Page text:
Politicians seemed to be confused by higher taxes. As being non productive members of our economy and society, politicians especially here in Connecticut, believe that higher taxes solve all problems. Their confusion stems from the fact that they are part of the larger problem in our state economy, they produce and contribute virtually nothing to our well being and economic growth to our economy. They instead entrap and trick our productive members of our economy to be enslaved in a quasi sociological-political-economic-legal system which does little to empower those who have less and takes away from those who are productive. Those who are productive work hard for a living, developing productivity to make the economy run and pay an excessive amount of taxes to support an out-of-balance state government which elevates those who work for it with massive salaries and benefits. These same salaries and benefits are earned by a minority of the population of our state. Approximately 100,000 full and part time workers in a state of 3,500,00 people. You can do the math, .028% of the population. Thus .028% are allowed to dictate what the other 97.2% can and can not have. Is there excess and waste in this area? Those who have less or are poor in political terms enjoy many free things granted by these same ruling politicians and are paid for by those who are productive in our state economy. They have little if any incentive to end these freebies granted to them by our non productive politicians because votes can be bought in this manner legally.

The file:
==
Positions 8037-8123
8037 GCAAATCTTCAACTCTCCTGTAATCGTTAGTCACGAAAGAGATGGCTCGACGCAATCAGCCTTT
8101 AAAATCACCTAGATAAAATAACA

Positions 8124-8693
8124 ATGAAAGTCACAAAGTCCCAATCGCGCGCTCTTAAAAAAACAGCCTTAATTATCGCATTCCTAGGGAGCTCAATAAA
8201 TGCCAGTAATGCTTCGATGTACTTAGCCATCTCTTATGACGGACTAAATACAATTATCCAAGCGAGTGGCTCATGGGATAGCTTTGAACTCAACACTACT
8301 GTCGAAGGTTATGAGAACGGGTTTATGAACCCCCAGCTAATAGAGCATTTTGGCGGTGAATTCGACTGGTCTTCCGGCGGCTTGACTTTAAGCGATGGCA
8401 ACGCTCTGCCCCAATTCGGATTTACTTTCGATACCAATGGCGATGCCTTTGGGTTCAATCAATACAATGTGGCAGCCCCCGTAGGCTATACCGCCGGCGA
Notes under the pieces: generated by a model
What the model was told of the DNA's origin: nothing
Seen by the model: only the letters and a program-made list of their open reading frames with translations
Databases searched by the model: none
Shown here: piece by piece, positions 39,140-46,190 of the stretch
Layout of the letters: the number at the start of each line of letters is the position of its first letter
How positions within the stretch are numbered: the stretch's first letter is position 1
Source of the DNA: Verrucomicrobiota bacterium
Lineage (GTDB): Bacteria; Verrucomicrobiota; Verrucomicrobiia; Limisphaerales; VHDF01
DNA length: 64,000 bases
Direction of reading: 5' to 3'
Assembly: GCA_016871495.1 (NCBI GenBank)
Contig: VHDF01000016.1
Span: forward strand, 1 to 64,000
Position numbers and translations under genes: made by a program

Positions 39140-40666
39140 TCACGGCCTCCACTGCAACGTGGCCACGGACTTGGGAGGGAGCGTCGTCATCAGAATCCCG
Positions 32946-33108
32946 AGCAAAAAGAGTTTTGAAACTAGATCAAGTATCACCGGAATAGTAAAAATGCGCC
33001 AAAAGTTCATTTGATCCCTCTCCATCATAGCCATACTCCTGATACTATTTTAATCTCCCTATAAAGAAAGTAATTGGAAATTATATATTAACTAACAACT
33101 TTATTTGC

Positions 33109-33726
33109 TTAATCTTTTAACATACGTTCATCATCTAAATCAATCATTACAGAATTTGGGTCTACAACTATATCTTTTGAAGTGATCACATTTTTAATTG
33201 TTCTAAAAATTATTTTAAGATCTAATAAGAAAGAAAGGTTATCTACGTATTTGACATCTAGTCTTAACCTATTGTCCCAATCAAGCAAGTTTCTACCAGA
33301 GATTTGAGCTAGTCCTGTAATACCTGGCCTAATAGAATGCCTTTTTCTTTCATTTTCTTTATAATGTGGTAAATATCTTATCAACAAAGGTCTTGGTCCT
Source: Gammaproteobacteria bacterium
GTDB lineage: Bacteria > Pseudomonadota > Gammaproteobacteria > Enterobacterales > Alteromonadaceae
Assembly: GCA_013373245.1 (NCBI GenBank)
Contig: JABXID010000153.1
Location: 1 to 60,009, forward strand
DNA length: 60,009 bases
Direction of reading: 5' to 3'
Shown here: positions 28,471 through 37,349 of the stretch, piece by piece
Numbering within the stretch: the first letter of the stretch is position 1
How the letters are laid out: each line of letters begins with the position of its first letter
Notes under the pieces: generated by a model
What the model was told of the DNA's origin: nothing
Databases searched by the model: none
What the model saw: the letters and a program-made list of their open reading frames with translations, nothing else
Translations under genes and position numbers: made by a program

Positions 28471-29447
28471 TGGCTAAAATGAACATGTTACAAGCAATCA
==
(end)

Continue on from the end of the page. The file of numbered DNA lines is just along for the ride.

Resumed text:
Thus we have a continuing dilemma, how to keep this small ruling political and union elite in power in Hartford and paid for by those who are productive. How we can tax them even more to keep unions comfortable and the Super Democratic Majority unaccountable for their poor and disgusting actions. It is almost the same scenario that we had when we broke away from England in 1776, taxation without representation. In my economic opinion there is a great deal of confusion to higher taxes in Connecticut.